Stage Six was a long time coming

Hello darkness, my old friend”
Simon & Garfunkel

The best description of the recent load shedding announcements that I’ve seen so far comes from Ed Stoddard and Marianne Merten on Daily Maverick: “Welcome to stage six of hell.”

In case the latest power cuts have left you unable to read the news lately, Eskom announced on Monday that the country will now be subject to stage six load shedding.

Even worse than the announcement was the reasoning behind it, or rather the lack of reasoning.

At first, Eskom tried to lay the blame on rainy weather making their coal wet. Once it became clear that people weren’t going to accept crippling power outages because of Eskom not knowing what a tarpaulin is, they switched tactics and have settled on the more vague “shortage of capacity”.

A post on Eskom’s Facebook page released on Monday evening said technical problems at the Medupi Power Station were now to blame.

Of course, this only made matters worse since, mere hours before, President Cyril Ramaphosa released a tweet about his visit to Medupi, touting the power station as a major success.

In the end, I guess it doesn’t matter what excuse Eskom comes up with.

The sad truth is that stage six was probably inevitable. What’s happening now is the end result of decades of ineptitude, corruption and maladministration not just at Eskom but in all SOEs.

While it’s true that Jacob Zuma’s nine year reign as a glorified mafia boss did us no favours, let’s not forget that the government has known since Thabo Mbeki’s administration (and possibly earlier) that Eskom was in a tight spot and would be unable to meet growing electricity demand.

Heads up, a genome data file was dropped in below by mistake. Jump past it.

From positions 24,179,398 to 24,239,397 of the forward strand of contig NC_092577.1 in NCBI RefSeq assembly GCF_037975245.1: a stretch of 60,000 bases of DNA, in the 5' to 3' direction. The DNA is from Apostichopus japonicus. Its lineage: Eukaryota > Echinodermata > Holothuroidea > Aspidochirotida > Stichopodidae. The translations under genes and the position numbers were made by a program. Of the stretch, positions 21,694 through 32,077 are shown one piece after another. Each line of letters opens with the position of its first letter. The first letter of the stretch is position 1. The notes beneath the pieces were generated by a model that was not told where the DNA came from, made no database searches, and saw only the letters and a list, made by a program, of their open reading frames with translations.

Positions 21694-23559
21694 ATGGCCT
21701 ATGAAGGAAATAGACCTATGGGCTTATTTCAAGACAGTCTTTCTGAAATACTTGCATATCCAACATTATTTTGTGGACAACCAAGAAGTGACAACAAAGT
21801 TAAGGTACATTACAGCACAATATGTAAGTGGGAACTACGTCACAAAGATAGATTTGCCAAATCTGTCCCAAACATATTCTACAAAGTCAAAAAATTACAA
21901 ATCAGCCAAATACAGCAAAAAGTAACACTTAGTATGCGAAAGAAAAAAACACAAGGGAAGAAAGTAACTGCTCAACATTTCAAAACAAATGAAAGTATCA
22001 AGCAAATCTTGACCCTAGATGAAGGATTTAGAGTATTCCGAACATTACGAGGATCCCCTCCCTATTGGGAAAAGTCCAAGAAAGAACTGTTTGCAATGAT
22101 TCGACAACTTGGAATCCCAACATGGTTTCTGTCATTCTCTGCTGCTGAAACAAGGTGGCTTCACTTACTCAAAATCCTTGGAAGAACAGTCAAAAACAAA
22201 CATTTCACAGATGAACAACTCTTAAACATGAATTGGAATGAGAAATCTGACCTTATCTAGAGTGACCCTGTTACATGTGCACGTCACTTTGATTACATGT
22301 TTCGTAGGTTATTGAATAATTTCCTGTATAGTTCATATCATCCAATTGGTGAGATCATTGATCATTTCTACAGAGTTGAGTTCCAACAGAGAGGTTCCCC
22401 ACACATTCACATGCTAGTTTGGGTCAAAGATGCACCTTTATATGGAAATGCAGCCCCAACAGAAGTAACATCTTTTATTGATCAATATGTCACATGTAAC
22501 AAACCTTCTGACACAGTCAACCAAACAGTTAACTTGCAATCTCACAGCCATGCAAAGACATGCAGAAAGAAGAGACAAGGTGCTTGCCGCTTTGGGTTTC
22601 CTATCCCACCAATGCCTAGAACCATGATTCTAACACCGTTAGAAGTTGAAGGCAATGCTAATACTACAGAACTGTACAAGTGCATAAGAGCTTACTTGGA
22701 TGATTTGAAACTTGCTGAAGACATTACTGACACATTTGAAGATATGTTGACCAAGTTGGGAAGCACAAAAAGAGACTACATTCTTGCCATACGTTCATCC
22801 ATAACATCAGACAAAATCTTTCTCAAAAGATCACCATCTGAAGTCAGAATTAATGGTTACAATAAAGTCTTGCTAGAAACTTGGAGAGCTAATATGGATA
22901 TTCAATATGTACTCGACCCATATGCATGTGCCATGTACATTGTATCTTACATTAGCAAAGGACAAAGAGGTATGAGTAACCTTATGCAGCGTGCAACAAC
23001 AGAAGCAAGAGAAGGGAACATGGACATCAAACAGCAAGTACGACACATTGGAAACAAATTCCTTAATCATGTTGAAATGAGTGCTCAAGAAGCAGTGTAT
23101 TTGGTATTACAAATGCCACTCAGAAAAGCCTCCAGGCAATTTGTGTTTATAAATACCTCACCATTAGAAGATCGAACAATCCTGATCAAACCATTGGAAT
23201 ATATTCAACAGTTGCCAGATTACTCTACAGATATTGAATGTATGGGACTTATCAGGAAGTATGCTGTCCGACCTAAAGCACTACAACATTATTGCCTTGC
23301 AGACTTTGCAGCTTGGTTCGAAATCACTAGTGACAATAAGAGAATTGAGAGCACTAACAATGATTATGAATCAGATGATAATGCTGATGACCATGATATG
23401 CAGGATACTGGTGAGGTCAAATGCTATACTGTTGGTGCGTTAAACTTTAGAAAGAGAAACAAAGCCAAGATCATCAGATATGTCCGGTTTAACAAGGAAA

However, they chose to ignore the warnings and never invested the necessary resources to expand and upgrade the national power-grid. And let’s not even get started on the failure to even start transitioning towards renewable energy in face of the worsening climate crisis.

In the end, stage six load shedding is the culmination of decades of poor decision-making and corruption finally coming to a head. It comes at a horrible time as well (not that there’s any “good” time for it) since our economy seems to be on the fast track towards recession and can’t afford a massive blow like this.

Something needs to be done quick if there’s any hope to fix Eskom’s shambling state or else the results could be unimaginably destructive.


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